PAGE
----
OSV owners show gains
Despite the sluggish rig market, there is some improvement reflected in the demand for OSVs. At the UBS Global Oil & Gas Conference in June, Tidewater president and chief executive John Rynd said the company had 54 vessels working in West Africa, 23 in deepwater, 16 in towing and supply operations and 15 in ‘other’, with a utilisation rate of 76.8%. Mr Rynd also said high-spec OSV rates were rising, hitting a high of US$13,000 per day for a large platform supply vessel.
Dubai-based Topaz Energy & Marine, which was acquired by DP World in a transaction valued at US$1,079M, reported overall utilisation in West Africa was 80% for 2018, while doubling its core fleet to 13 vessels — 12 in Nigeria and one in Angola — during the year. Fleet utilisation rates were 40% in 2017.
In its annual results, Bourbon’s Marine & Logistics unit said it had brought six diesel-electric vessels out of lay up for operation in Africa and the Middle East. It reported a recovery was underway in Nigeria and Congo and had “initiated the reactivation and repositioning of Surfers in West Africa to meet the new demands”. Surfers are crewboats operated by Bourbon Mobility.
Overall, there were about 110 vessels active in the region, with a utilisation rate of 65% as of January 2019 — down from January 2014 when about 130 vessels were active, with a utilisation rate of about 88%.
Mr Prasad expects overall crude oil production from West Africa to continue to decline through mid-2020s, with conditions improving in the “late 2020s going into early 2030s” driven by increased investment.
Indeed, Rystad Energy expects capex investments in West Africa to begin to grow in 2020, increasing to over US$30Bn by 2025. The growth in spending will be led primarily by new projects in Nigeria. Among the most prominent of these are the Nigeria LNG Seven plus project (liquefaction plants Trains 7 and 8) slated for sanctioning in 2021, the Bonga Southwest-Aparo project in the Shell-operated OML 132 license area, the ExxonMobil-operated Owowo West field in OPL 223, and the Total-operated Preowei field, planned to be tied back to the Egina FPSO, and expected to be sanctioned in H1 2020.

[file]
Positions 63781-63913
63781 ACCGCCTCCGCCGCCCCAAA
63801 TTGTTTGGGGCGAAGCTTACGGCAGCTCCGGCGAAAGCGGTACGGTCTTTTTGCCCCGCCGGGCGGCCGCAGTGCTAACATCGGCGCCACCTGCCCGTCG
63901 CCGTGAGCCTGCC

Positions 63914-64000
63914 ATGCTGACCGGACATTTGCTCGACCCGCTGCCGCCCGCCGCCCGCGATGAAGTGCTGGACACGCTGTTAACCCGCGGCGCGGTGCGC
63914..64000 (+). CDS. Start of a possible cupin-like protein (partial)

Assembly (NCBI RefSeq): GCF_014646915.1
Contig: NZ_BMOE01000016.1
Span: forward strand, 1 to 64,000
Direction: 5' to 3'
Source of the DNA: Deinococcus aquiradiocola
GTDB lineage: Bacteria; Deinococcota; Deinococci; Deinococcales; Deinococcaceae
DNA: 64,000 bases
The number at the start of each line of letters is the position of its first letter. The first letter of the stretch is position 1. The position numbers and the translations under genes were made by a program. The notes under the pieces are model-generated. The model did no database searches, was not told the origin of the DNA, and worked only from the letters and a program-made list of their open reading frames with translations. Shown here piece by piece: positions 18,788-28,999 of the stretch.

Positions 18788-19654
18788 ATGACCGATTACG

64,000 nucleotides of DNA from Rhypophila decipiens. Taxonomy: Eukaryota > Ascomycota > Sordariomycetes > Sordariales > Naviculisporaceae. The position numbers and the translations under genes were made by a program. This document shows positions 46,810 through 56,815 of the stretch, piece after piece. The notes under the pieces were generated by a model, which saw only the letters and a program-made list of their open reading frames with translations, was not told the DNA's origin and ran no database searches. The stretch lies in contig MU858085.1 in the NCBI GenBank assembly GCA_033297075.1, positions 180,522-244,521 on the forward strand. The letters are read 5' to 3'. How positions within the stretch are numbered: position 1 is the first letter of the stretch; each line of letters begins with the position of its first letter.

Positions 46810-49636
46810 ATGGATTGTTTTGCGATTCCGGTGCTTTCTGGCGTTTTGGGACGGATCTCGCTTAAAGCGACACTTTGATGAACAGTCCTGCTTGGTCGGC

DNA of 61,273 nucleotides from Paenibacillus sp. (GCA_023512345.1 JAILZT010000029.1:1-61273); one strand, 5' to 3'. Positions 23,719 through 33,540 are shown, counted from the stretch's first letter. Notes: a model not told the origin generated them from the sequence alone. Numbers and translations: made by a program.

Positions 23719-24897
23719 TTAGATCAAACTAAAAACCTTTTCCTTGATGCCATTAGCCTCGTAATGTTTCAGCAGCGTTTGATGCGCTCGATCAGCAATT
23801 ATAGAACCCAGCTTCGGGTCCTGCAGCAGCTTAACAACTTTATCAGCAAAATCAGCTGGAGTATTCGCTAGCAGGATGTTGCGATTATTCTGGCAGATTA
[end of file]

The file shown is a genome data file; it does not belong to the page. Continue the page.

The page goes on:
In-country content is becoming increasingly important. The work scope for Nigeria LNG Seven, for instance, is expected to deliver 100% in-country fabrication of the condensate stabilisation unit, pipe-racks, flare system, and non-cryogenic vessels, along with civil works on roads, piling, and jetties. The FID for the project is expected before Q4 2019.
Nearly all the top unsanctioned discoveries in Nigeria are in deepwater, ranging from 125 to 1,500 m. Operated by Anglo Dutch oil major Shell, the Bonga North field has an average water depth of 1,000 m, with resources of almost 700M barrels of oil equivalents (boe) and is expected to be brought into development in 2028. Its breakeven price is estimated to stand at US$56.50 per bbl. Owowo West field, which has the lowest estimated breakeven price in the selection, below US$45.00 per bbl, holds around 550M boe and is expected to come on stream around 2025.